Temple had no new cases of mumps Monday, for first time since outbreak began

Students and faculty at Temple University line up outside Mitten Hall for free mumps vaccinations. The university scheduled two vaccination clinics after a mumps outbreak sickened more than 100. (Emma Lee/WHYY)

Students and faculty at Temple University line up outside Mitten Hall for free mumps vaccinations. The university scheduled two vaccination clinics after a mumps outbreak sickened more than 100. (Emma Lee/WHYY)

The number of mumps cases in Philadelphia stemming from an outbreak at Temple University stands at about 140, city public health officials say.

But although five to 10 reported cases continue to come in daily, James Garrow, the department’s director of communications, said Tuesday that the number is slowly decreasing.

The majority of the cases have been at Temple, but mumps also has been reported at Drexel University, West Chester University, and the University of Pennsylvania.

Mark Denys, director of student and employee health services at Temple, said that on Monday there were no new cases, which he described as “a beautiful thing.” It was the first time that has occurred since the outbreak began in February.

At this point, Denys said, there are no plans for another large-scale vaccination clinic such as the ones the university hosted on campus March 27 and 29. Nearly 5,000 students received the measles-mumps-rubella, or MMR, vaccine over the course of those two days.

“We’ve been having extra staff in our office giving the vaccine to anyone who either makes an appointment or walks in for it, and demand for that has started to go down over the last few days,” Denys said.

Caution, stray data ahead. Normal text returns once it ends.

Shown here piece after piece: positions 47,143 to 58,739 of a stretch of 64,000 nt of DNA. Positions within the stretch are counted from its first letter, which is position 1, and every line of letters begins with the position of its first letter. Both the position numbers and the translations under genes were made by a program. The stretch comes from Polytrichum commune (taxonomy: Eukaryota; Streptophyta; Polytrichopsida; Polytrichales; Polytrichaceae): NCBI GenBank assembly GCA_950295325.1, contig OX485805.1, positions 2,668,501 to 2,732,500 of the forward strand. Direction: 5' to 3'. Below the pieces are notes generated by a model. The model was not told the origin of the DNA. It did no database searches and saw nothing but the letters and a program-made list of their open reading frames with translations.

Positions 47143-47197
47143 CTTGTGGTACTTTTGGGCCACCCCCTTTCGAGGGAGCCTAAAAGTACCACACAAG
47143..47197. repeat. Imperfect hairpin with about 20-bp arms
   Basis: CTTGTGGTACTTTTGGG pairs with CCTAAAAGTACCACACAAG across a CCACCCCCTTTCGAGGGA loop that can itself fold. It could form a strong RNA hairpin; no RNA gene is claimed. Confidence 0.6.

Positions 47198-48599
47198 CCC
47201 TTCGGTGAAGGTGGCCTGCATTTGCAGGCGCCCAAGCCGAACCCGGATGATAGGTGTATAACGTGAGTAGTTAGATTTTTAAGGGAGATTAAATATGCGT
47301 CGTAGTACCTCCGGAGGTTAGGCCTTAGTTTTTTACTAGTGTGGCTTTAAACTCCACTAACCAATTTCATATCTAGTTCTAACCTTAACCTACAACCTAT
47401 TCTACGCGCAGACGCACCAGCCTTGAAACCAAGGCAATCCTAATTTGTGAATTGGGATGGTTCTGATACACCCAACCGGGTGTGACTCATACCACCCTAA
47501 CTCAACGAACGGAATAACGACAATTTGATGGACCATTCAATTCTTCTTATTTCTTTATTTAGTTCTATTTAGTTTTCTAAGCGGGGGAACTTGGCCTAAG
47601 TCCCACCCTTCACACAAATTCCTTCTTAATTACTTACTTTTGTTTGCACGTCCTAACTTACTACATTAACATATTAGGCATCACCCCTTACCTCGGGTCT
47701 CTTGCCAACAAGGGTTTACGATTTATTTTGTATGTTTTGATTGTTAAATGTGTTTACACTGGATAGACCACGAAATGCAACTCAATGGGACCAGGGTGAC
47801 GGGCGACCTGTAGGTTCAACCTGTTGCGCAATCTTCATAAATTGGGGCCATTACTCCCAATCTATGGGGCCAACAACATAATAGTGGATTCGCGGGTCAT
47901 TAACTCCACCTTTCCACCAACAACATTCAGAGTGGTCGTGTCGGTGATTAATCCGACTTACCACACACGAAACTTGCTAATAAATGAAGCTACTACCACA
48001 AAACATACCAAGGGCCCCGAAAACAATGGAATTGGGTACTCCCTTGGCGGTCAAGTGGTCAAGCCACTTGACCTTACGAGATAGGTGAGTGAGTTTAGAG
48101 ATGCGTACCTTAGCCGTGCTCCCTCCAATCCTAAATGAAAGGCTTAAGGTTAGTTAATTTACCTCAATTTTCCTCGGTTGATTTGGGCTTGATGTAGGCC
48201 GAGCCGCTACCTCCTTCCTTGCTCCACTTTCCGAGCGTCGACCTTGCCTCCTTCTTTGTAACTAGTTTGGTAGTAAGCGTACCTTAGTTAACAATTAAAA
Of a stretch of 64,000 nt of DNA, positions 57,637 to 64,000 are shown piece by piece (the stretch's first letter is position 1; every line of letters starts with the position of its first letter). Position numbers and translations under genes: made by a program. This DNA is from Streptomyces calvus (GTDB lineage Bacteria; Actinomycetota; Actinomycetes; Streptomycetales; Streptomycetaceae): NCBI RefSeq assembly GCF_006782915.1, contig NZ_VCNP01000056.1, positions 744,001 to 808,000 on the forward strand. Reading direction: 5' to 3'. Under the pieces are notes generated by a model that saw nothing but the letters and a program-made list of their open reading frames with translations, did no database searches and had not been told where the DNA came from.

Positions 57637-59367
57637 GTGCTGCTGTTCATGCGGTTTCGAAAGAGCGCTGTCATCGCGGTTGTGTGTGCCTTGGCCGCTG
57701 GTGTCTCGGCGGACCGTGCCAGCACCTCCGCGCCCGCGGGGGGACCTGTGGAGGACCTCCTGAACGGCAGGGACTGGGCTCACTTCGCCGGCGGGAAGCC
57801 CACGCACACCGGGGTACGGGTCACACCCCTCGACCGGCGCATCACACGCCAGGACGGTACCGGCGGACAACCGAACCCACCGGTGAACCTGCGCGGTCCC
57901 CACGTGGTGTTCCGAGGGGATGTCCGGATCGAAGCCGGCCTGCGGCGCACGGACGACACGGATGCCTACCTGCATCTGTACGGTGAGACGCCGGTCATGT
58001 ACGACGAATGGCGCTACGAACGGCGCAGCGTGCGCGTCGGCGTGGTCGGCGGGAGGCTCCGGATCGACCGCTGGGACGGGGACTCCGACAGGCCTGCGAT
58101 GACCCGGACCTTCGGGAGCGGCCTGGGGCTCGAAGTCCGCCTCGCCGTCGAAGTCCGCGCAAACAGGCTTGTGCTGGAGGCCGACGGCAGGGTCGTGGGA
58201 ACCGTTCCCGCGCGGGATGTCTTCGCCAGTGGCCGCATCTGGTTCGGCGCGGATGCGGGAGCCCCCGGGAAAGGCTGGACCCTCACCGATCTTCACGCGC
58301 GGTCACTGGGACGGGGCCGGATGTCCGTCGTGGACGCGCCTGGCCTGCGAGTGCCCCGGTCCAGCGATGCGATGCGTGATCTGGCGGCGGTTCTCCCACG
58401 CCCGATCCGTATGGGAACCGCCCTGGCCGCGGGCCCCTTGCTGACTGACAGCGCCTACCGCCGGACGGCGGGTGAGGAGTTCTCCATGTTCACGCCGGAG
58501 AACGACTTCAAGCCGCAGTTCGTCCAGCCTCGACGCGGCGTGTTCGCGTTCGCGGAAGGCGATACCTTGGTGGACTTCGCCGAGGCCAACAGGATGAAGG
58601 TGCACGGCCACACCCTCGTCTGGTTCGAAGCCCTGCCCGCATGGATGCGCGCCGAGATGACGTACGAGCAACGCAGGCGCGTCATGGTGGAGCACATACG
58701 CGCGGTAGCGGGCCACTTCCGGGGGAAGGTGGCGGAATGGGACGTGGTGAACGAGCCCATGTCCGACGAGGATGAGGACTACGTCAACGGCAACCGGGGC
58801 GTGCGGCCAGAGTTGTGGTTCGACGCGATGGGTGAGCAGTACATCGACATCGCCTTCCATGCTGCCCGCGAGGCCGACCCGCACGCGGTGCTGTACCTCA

Smaller clinics targeting higher-risk groups are planned, however, including one for student athletes scheduled for Thursday. Other groups at high risk include pregnant women, people with autoimmune disorders, health-care workers, and people who have traveled internationally recently.

Denys said student athletes spend a lot of time together in close quarters, which makes them more susceptible to the virus that causes mumps.

“The way the mumps is spread is close contact and direct contact with saliva and respiratory fluids,” he said. “There’s a lot better a chance for people playing sports together, coming in that kind of contact, then somebody just sitting in a classroom together.”

Although he sees Monday’s lack of new cases as a sign the university’s strategies to fight the outbreak are working, Denys said he thinks there will be new cases reported through May, when the university’s spring semester ends.

“I think yesterday was a great day, but we may see one or two today,” Denys said. “The hope is that they are going to continue to go down and continue not to have the large numbers of new cases such as we experienced in the middle of March.”

Since the beginning of the outbreak, Temple’s student health office has been bringing in extra staff daily to provide the vaccine to more students. Denys estimated that more than 6,000 people have been vaccinated, just from the student health office alone.

He said local pharmacies and urgent-care centers also have administered a significant number of vaccines.

A big step in preventing the spread of mumps is self-isolation for at least five days, which Denys said will continue to slow down new cases.

This story has been updated to reflect the latest mumps cases.

Want a digest of WHYY’s programs, events & stories? Sign up for our weekly newsletter.

It will take 126,000 members this year for great news and programs to thrive. Help us get to 100% of the goal.